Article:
For quite some time now, I have been excited to share my Montessori journey with you all!
As most of you know, after my daughter Izza was born, I decided to put my career in the wedding industry on hold and devote myself entirely to her care. When she was only a few months old, I began to research the most effective ways to educate a child with Down syndrome. I soon discovered the pioneering work of Dr. Maria Montessori. In 1900, she was appointed director of a program for developmentally delayed children. These children were considered uneducable, and the institution they were in lacked any sensory stimulation for them. As a result, Dr. Montessori became interested in studying the role of sensory experiences in cognitive development. Over two years, Dr. Montessori devoted herself to teaching the children and directing the work of teachers at the institute. Her dedication paid off when her developmentally delayed students were able to pass the standard tests of Italian schools.
Inspired by the transformative impact of Montessori education, I decided to apply to a local Montessori school to get more hands-on training and learn about the process of becoming a Montessori-certified teacher. In late Feb 2022, I was excited to join a Montessori school for a short period, unfortunately, the location I was working at closed down in just a few months. And as I was then pregnant with my second child, I decided to wait until after she was born to work for a different school.
Four months after the birth of my second child, I got hired at another Montessori school. During the interview, the director mentioned I could bring my daughter Izza with me and enroll her but after I told her Izza has Down syndrome, the director’s manner changed drastically. Despite having never met her, the director appeared to be very hesitant and unwelcoming after hearing about her diagnosis. I was taken aback by this reaction, as I had heard similar stories from other mothers in online communities but had never imagined that I would experience it too. I decided it wasn’t a good fit right then and went on to pursue my Montessori training and certification independently.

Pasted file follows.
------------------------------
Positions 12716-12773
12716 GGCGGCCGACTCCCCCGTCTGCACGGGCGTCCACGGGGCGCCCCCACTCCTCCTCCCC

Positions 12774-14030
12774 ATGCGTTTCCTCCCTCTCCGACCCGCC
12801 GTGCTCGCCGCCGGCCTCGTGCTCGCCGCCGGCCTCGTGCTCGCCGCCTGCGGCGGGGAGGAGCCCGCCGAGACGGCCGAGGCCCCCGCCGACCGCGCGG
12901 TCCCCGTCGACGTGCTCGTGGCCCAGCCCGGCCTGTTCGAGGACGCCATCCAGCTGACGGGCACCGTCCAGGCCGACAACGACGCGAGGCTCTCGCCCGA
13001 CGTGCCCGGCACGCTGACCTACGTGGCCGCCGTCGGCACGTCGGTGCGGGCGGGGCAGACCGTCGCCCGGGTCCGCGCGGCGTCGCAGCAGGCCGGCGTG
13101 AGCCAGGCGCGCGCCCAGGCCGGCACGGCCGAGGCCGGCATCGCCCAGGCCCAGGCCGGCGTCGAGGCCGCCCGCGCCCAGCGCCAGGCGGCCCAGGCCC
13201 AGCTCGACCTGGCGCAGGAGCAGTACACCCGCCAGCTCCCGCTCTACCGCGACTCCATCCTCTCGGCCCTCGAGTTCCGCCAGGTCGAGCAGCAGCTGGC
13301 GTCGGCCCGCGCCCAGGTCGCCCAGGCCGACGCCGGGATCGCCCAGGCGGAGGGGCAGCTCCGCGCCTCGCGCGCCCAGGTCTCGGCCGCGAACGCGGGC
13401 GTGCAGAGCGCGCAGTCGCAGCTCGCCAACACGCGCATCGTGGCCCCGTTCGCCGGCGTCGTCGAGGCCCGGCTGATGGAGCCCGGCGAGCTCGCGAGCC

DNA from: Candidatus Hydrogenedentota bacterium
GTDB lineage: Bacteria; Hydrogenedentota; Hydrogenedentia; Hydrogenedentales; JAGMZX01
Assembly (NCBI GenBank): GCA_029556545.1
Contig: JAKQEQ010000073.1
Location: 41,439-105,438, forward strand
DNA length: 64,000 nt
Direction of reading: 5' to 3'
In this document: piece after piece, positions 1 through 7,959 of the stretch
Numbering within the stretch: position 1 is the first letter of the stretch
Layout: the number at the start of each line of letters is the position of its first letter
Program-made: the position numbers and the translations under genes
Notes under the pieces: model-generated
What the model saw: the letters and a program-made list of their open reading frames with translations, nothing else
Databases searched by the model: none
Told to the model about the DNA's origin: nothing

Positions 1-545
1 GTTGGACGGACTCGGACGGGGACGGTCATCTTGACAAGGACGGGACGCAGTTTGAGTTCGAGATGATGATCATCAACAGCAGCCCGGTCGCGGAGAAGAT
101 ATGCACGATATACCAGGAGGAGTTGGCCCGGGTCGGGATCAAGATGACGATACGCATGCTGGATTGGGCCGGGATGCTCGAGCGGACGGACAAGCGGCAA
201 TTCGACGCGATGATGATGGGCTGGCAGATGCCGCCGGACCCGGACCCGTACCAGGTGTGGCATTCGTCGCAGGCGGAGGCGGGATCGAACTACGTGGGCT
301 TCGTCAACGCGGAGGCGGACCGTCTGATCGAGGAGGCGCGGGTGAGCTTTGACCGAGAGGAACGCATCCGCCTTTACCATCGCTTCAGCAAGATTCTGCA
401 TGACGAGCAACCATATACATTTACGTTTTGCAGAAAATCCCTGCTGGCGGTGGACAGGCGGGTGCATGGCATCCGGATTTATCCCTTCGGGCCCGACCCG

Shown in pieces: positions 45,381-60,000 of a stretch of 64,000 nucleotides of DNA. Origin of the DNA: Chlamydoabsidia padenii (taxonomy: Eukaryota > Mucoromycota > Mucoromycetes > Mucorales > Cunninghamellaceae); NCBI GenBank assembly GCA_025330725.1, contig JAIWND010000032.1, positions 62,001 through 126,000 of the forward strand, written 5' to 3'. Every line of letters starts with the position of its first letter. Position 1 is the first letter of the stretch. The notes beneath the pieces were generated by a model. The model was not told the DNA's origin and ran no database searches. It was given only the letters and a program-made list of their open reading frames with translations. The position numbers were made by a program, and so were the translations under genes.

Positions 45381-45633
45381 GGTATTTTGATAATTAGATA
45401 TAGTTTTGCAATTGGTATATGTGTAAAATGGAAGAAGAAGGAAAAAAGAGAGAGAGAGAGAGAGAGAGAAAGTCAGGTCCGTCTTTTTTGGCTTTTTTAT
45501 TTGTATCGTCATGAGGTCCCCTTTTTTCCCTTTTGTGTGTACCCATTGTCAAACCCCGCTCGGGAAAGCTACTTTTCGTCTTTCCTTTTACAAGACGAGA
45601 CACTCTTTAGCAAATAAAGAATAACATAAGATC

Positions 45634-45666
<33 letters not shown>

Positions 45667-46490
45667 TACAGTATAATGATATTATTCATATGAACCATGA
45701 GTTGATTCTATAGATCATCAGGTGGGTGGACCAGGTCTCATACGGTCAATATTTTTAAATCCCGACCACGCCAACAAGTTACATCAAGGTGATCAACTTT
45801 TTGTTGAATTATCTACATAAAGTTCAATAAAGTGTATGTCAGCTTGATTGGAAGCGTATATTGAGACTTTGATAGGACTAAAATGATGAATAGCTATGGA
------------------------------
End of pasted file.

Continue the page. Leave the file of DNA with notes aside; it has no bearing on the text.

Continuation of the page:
I applied to the nearest Montessori teacher training program and reached out to their administration to inquire about accommodations for breastfeeding mothers. As my second child, Elaia, was only four months old and would not take a bottle, I requested if they could do a hybrid accommodation similar to what they offered during covid. And I also went on to ask that if that was not an option then I inquired if they had any support for breastfeeding mothers like a break room to pump and store my breastmilk since it is 9-hour long classes. To my shock, they gave me a firm no on the hybrid learning and completely ignored my breastfeeding accommodation requests.
After doing further research, I discovered AIM Authentic Institute of Montessori, a non-profit organization founded by Mary Ellen Muanz, M. ED., a highly experienced teacher who trained directly under Dr. Caspari, a close friend, and colleague of Dr. Maria Montessori. With AIM’s online training and the option of virtual or in-person residency, I knew I had found the perfect program. I am excited to begin their program in early childhood this Spring (May 16th) and can’t wait to document my experience.
The beginning of my Montessori education journey has been filled with challenges and obstacles, but I know this path will be rewarding in the end. I am eager to help my daughter and other children with unique learning needs to reach their full potential. I look forward to documenting this journey and helping anyone else that is in a similar situation.
If you are also interested in the Montessori teacher training program, please feel free to reach out to me, and I will connect you with my admission coordinator and provide you with an application fee waiver. You can email me at [email protected] or DM me on IG @baharshakor.